Though the use of video in the classroom is on the rise, the fear of legal recrimination has discouraged many educators from reproducing or editing digital video clips for educational purposes. Now, Discovery Education–the world’s leading provider of streaming video and multimedia learning services to schools–has found a way to help educators avoid many of these copyright concerns.
Through a new offer, subscribers to Discovery’s unitedstreaming video-on-demand service now have access to more than 1,000 video clips that have been copyright-cleared by their producers for editing or reproduction by teachers and students in class projects. (For a full list of available titles, click here.)
Rod Dunklee, technology applications specialist for the 30,000-student Clear Creek School District, in a suburb of Houston, says the copyright-free clips enable him to facilitate professional development exercises for teachers in ways he never would have imagined before.
|Complete list of royalty-free videos|
Rather than use entire videos, Dunklee tries something many educators in this age of file-sharing lawsuits and huge copyright infringement fines ordinarily might avoid: He splices together pieces of the most relevant video clips, building his own visual presentation from a library of clips without ever once picking up the phone to ask permission from the copyright holder. And he does it all without batting an eye.
Not that he takes copyright infringement lightly. “Teachers could potentially lose their jobs over allowing students to break copyright law,” explained Dunklee, who warned that the “fair-use” provision in current U.S. copyright law is very narrow in scope and does not necessarily protect educators from the threat of lawsuits.
But, he added, with Discovery’s copyright-approved clips, teachers needn’t worry about that. Instead, they can spend time thinking of ways to use the technology to promote innovation in the classroom–editing and splicing videos, for example, to make the most of limited class time. And students are free to use the clips in multimedia presentations and other class projects.
Company spokesman David Pendery said the goal is to increase the use and versatility of Discovery’s popular unitedstreaming tool, which reportedly is used by more than 26,000 schools. Instead of merely showing the videos in class, he said, students and teachers now have the ability to take select clips and alter them, providing just one more way for educators to integrate video into new learning opportunities.
Current Discovery subscribers who want access to the editable clips can log onto the unitedstreaming web page and select the box for “editable clips” on the advanced search page.
By January, Pendery said, every editable clip in unitedstreaming’s library will be flagged with an icon that signifies to educators it has been cleared with producers for use in projects and can be edited without fear of legal reprisal from the copyright holder.
Discovery began approaching authors and producers of its video content with the idea of providing editable material that could be altered by teachers and students in the classroom in response to an outpouring of requests from educators, Pendery said. Primarily, subscribers indicated they wanted a multimedia service that provided tools not only for screening educational videos, but also for using video in the context of multimedia projects and in-class assignments.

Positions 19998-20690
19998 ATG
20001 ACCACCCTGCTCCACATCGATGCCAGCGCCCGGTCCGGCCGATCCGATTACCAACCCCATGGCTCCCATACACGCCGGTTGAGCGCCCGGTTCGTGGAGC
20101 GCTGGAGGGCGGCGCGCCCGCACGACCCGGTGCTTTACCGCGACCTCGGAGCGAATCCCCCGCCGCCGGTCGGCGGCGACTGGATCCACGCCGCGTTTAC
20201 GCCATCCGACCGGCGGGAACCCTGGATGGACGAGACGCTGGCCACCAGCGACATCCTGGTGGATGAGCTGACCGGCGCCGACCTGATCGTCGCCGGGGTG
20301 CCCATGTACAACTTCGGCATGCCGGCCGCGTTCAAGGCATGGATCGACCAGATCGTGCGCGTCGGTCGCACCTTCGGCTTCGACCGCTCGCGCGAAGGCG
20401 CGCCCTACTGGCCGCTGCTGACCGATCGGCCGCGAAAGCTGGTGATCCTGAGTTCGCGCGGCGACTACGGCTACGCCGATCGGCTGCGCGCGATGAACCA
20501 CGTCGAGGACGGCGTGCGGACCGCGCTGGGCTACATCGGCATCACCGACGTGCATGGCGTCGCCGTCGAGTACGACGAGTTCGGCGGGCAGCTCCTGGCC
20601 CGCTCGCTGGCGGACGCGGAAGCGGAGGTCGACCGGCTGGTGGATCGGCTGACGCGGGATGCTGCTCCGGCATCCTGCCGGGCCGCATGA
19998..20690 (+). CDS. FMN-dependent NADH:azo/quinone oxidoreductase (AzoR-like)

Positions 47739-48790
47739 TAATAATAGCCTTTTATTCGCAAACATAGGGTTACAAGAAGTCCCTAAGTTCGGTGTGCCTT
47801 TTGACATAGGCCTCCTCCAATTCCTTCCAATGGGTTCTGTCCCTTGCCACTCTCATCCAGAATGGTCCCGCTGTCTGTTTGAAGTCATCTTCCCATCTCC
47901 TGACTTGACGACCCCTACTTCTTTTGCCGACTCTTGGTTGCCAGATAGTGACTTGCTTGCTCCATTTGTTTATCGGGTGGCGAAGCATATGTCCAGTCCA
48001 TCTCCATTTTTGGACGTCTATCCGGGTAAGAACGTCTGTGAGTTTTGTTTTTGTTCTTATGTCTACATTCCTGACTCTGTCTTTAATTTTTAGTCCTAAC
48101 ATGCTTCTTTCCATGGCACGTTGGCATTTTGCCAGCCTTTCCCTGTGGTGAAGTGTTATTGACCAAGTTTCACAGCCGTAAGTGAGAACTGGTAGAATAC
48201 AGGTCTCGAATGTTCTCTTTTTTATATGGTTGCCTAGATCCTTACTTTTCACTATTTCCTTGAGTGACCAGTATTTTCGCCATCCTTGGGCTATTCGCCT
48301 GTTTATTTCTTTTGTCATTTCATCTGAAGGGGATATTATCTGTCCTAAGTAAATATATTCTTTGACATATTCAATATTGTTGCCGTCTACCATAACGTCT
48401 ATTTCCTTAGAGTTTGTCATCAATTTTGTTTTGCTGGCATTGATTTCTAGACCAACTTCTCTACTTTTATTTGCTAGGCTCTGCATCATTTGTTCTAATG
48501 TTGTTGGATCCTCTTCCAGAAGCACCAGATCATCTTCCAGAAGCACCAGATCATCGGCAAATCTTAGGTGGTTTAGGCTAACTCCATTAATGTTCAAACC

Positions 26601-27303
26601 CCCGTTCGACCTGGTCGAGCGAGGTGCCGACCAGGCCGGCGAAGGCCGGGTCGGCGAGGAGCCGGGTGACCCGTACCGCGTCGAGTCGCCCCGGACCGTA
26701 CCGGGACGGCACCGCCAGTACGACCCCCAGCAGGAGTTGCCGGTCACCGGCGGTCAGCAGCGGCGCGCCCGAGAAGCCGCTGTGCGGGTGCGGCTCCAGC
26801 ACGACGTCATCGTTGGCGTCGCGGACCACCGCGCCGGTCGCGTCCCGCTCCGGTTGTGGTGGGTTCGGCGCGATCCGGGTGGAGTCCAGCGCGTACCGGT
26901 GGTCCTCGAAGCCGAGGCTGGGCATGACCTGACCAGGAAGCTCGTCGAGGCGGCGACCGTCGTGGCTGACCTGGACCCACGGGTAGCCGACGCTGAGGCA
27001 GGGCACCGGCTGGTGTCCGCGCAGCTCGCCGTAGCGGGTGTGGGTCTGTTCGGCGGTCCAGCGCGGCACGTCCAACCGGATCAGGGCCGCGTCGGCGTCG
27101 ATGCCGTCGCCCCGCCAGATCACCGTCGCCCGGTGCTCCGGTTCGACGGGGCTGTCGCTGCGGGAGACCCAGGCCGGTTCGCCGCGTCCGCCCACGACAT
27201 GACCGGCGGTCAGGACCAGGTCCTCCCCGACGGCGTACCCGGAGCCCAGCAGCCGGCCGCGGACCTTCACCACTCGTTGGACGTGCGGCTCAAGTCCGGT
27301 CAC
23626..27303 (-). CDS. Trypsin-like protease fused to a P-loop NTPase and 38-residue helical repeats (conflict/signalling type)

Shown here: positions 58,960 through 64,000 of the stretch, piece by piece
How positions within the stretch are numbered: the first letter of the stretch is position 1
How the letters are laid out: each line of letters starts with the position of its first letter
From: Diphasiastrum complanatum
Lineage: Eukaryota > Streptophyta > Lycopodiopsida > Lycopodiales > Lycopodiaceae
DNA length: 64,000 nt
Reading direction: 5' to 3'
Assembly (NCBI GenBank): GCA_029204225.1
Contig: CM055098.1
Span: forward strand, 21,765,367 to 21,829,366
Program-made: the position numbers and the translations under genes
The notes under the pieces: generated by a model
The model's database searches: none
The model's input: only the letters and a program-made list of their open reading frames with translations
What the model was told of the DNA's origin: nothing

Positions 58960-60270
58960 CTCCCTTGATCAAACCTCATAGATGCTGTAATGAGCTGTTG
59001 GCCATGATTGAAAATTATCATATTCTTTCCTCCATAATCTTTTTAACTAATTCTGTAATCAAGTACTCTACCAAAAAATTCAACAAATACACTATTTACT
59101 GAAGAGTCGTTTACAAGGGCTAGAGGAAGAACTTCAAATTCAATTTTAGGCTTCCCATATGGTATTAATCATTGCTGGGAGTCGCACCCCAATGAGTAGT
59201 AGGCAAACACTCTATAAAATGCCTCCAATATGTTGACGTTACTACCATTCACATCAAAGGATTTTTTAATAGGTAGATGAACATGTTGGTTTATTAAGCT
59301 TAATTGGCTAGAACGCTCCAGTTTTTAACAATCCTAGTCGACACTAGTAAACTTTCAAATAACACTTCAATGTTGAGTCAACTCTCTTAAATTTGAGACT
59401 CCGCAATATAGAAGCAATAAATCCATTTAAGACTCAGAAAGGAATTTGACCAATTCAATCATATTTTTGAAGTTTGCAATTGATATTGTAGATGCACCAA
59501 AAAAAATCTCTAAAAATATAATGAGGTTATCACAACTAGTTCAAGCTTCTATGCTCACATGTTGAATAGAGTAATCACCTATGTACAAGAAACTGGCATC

Rather than place the onus on the educators or students to secure the necessary copyright exemptions on their own, Discovery executives decided to jump through the legal hoops for them, Pendery explained. The idea was that Discovery could use its existing relationships with content producers to help expedite the clearance process and save educators some time.
“Teachers have asked us for this,” said Pendery, who added there isn’t really a lot of video content available for educators to use that is free of the threat of copyright infringement. When it comes to using copyright-protected material in the classroom, he said, educators are generally “a little gun shy” as to how to approach content producers and take advantage of their rights.
Because all of the clips featured in Discovery’s video library can be accessed using a standard QuickTime or Windows Media Player application, Pendery said, every eligible clip is available for downloading with editing software and tools already widely available in schools.
To get clearance, Discovery approached every provider in its library of more than 35,000 educational-style video clips. Though many are still reluctant to sign on, Pendery said, the company hopes in the future to increase the number of videos available for teachers and students to edit.
The more students and teachers can do with these videos, he said, the more likely they are to be used in the classroom–and that works out well for everyone.
Schools looking to purchase unitedstreaming can take advantage of a 30-day free trial, which provides access to Discovery’s full library of videos and video snippets. Trial members are invited to stream as many videos as they wish, however, they cannot download the videos and manipulate them.
After the trial period, school customers can purchase Discovery’s unitedstreaming product on an annual basis. The prices range from $995 a year for K-8 schools to $1,495 for high schools, according to unitedstreaming’s web site.